A lot of people ask us: do I need to quit drinking? Our answer is simple: try it! There is no harm to taking a break and there is no quicker way to reveal if alcohol has taken over.
If you need a bit of motivation check if any of these apply to you:
Thinking about alcohol all the time: Many people look forward to a drink with friends or family in the evening but if you are thinking about drinking all day you may need to stop.
Drinking every day: Taking a break is important. If you can’t stop drinking for a few days or get withdrawal symptoms you may be addicted to alcohol.
Continuing to drink despite negative effects: Drinking is causing you problems: poor work or school performance, relationship issues. If you keep drinking anyway it is worth thinking about why you choose alcohol over other important things.
Withdrawal: anyone having withdrawal symptoms when they stop drinking has at least dependence on alcohol.
Family and Freinds ask you to stop: It can be hard to see an alcohol problem when it is happening to you. If those who care about you are consistently asking you to drink less it may be time to listen.
How you stop depends on how severe your alcohol use is. Severe alcohol addiction needs rehab treatment and professional help. If you are experiencing any serious effects like seizures or hallucinations when you stop drinking it is time to go to rehab or speak to your GP.
If you have only been drinking too much for a short period and quickly realised you need to stop you may be able to stop drinking on your own. Check out our page on withdrawal to check your symptoms.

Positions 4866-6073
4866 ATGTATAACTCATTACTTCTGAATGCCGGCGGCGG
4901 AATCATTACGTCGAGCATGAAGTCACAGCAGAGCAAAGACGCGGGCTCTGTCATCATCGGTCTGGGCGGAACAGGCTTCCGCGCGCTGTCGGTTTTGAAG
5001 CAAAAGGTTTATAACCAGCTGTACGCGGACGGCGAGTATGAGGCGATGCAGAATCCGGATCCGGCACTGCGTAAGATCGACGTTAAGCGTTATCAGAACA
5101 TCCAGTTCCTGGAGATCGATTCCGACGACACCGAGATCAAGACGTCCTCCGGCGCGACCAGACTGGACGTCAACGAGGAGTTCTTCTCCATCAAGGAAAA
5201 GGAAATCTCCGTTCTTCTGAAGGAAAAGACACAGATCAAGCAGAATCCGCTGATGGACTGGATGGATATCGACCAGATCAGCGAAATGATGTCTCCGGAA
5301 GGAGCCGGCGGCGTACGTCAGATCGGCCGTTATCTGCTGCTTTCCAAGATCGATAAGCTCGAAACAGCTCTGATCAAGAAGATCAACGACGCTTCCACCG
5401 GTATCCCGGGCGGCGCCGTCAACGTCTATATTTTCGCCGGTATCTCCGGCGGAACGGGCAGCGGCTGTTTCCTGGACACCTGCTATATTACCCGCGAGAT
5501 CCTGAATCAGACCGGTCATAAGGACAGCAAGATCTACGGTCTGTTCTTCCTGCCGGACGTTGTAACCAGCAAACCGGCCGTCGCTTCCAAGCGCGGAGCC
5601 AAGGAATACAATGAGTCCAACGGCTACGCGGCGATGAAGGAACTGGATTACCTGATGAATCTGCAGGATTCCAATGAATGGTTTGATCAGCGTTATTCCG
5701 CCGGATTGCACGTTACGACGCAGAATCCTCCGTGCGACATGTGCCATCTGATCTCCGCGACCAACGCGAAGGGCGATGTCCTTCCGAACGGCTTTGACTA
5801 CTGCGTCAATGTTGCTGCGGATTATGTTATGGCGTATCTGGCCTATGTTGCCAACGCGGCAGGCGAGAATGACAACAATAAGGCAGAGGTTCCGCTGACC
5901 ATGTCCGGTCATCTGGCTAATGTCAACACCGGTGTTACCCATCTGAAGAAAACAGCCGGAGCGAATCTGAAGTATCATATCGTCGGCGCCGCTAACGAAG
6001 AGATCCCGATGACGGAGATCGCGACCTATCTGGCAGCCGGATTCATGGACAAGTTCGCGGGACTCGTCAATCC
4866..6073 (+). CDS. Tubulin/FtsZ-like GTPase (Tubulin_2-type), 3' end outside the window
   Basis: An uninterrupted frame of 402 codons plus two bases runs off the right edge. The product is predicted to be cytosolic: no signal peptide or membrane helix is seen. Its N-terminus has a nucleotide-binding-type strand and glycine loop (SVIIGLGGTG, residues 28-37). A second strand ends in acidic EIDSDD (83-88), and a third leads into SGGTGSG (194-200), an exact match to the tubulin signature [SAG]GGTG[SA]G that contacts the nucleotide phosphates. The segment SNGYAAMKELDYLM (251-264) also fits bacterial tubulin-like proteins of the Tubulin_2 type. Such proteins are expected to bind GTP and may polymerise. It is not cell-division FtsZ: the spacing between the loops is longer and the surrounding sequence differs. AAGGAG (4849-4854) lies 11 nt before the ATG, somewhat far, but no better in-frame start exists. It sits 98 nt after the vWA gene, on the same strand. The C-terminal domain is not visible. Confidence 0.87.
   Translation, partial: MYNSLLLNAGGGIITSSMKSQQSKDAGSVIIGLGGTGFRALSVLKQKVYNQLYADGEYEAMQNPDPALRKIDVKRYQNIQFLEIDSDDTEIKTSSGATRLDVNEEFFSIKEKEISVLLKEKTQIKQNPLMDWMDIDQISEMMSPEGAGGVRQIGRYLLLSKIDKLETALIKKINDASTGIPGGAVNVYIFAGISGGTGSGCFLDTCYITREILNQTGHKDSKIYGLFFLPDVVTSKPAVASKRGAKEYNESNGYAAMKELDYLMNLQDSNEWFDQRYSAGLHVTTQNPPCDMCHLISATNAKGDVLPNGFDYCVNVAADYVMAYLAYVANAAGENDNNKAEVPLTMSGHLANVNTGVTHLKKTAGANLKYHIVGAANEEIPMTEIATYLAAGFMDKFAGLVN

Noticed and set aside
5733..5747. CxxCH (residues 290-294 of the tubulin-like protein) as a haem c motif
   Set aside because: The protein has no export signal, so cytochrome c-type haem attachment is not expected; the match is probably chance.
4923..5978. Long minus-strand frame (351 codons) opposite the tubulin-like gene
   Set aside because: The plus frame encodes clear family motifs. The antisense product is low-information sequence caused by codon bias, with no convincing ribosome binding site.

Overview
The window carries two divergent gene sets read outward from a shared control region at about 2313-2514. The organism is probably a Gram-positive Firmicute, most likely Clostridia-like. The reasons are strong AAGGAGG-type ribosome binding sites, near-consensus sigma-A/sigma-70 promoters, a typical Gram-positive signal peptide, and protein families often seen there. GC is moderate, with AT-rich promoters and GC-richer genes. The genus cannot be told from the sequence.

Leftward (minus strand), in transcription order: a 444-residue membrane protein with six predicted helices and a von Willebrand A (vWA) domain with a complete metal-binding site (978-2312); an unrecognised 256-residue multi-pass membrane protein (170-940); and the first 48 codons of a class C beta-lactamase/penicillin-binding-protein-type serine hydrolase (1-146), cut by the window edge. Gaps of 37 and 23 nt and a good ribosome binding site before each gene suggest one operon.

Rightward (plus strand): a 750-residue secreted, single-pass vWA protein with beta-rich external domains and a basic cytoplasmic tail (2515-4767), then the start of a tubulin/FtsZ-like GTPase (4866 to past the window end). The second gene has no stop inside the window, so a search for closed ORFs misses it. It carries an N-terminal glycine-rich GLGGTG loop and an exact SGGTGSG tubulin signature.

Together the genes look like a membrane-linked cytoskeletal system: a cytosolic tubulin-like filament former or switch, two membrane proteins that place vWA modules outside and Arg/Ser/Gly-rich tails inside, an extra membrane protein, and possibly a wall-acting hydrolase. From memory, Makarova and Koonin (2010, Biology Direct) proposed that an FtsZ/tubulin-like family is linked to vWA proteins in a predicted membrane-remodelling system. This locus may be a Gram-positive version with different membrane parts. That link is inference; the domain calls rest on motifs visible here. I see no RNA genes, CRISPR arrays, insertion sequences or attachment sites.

Below are our tips for quitting alcohol based on what alcohol rehabs do to help support addicted people.
Tips for Quitting
Another huge indicator is if someone goes through withdrawal symptoms if they don’t have a drink. The intensity of the symptoms will depend on how heavy dependence is.
Generally, withdrawal symptoms include:
For people with more serious issues, they may have symptoms of:
If you or someone you love has experienced these symptoms after trying to quit, then it’s very likely you have an alcohol issue.
Some of the most obvious consequences of alcohol use disorder are the symptoms of withdrawal listed above. But what else can happen from this disorder?
For one, you can suffer many health issues as a result. For example, you might have excessive liver damage to the point that you have cirrhosis. Your gastrointestinal (GI) tract might also become heavily inflamed. Alcohol can also damage your heart and weaken your immune system.
You’ll also experience profound personal issues. You can become so dependent on alcohol that it completely changes your personality.